FIERMAN presents 1978, a new solo exhibition by Arizona-born, Queens based artist Matthew Kirk, comprised of new paintings, works on paper, and sculpture. Kirk is known for his energetic, all-over aesthetic and his use of humble materials, some found, some based in the construction and commercial art handling industries, as well as his investigation into his own Navajo heritage and the political implications of Native American culture.
Matthew Kirk’s paintings exude a rhythmic intensity based in a matrix of mark-making that the artist has developed over the past decade. He freely mixes oil pastel, chalk, gouache, spray paint, graphite, acrylic paint, colored tape, and brass BB’s in a compositional strategy that merges a representation of the landscape of the Southwest and the freeform abstraction of music. Across Kirk’s oeuvre symbols reappear –a pair of boots, a basketball hoop, a Navajo man with a ponytail— creating a distinct visual world of the artist’s own design.
His use of sheetrock and plywood as painting supports reflects a rubric of using readily available materials, primarily from the construction industry, as well as found objects. The purple color serving as the ground in Fence Hopper, the largest painting on view, is inherent to the material, a signifier of the commercial grading of the sheetrock, and as such functions as a found object, much like the bricks used to compose the boots in Papa Boots.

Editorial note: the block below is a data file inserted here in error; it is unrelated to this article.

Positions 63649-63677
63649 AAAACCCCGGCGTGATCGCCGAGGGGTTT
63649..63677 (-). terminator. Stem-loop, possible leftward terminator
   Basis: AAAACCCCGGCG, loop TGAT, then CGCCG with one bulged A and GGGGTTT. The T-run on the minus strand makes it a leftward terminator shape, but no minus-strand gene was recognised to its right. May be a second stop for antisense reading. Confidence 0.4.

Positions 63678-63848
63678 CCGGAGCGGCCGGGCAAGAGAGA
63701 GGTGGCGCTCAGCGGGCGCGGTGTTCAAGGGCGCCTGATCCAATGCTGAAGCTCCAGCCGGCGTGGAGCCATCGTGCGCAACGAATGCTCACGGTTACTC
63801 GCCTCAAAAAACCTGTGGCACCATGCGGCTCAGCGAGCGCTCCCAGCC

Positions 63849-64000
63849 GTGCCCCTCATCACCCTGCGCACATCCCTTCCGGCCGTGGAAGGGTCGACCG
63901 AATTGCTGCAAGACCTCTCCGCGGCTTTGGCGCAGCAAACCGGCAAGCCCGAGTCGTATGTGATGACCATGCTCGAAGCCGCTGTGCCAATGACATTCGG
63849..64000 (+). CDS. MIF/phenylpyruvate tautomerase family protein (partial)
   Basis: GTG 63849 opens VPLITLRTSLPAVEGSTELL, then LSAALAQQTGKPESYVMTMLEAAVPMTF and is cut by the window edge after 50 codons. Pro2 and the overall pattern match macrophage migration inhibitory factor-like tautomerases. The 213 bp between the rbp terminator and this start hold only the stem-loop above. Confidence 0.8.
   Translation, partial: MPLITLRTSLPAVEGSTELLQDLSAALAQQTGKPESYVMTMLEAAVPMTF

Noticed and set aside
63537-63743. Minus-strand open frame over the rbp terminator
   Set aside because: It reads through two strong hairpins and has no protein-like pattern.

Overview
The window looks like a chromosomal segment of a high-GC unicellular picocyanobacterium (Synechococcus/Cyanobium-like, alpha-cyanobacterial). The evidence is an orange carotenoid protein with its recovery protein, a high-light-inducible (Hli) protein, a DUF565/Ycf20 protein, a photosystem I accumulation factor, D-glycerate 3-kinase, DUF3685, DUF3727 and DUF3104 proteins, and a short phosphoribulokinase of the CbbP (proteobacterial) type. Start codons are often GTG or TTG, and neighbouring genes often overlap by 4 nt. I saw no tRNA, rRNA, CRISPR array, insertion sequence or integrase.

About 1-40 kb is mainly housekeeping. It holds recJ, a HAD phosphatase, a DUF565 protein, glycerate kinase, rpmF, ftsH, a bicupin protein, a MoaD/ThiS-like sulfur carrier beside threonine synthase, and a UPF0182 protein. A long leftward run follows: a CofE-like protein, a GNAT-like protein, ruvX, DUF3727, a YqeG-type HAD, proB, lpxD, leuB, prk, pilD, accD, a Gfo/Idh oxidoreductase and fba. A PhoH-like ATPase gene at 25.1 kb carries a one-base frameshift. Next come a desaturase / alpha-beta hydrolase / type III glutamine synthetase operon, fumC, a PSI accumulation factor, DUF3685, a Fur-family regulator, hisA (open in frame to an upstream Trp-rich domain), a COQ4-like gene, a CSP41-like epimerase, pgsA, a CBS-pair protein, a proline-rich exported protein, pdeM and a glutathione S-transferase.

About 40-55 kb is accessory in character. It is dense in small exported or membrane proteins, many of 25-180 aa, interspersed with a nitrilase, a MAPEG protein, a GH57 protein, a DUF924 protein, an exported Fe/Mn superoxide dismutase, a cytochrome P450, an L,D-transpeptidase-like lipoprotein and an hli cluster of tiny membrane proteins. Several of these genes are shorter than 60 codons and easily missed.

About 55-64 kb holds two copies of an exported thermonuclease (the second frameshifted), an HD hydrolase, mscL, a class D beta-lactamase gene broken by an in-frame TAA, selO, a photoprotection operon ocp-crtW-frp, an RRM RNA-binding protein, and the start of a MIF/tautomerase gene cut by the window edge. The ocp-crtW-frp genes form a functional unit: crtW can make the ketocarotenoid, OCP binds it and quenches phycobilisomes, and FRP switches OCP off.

The title of the show, 1978, refers both to the year in which the American Indian Religious Freedom Act (AIRFA) was passed, and to the year of the artist’s birth. AIRFA established federal protection for the religious practices and holy sites of American Indians, Eskimos, Aleuts, and Native Hawaiians. The enshrinement of freedom of worship for his brethren mirroring his own lifespan serves as a metaphor for his own time-based, spiritual approach to painting. Matthew Kirk (b. 1978, Ganado, AZ) lives and works in Queens, NY. A self-taught artist, he has recently had exhibitions at Adams and Ollman, Portland; Intuit: The Center for Intuitive and Outsider Art, Chicago; Louis B. James, NY; Exit Art, New York. His work has been published in The New York Observer, Modern Painters, and The Wall Street Journal, among other publications. In addition to the show at FIERMAN, Kirk will launch a series of limited edition leather chairs made in conjunction with Erickson Aesthetics at CONSTANCE, 219 Madison Street.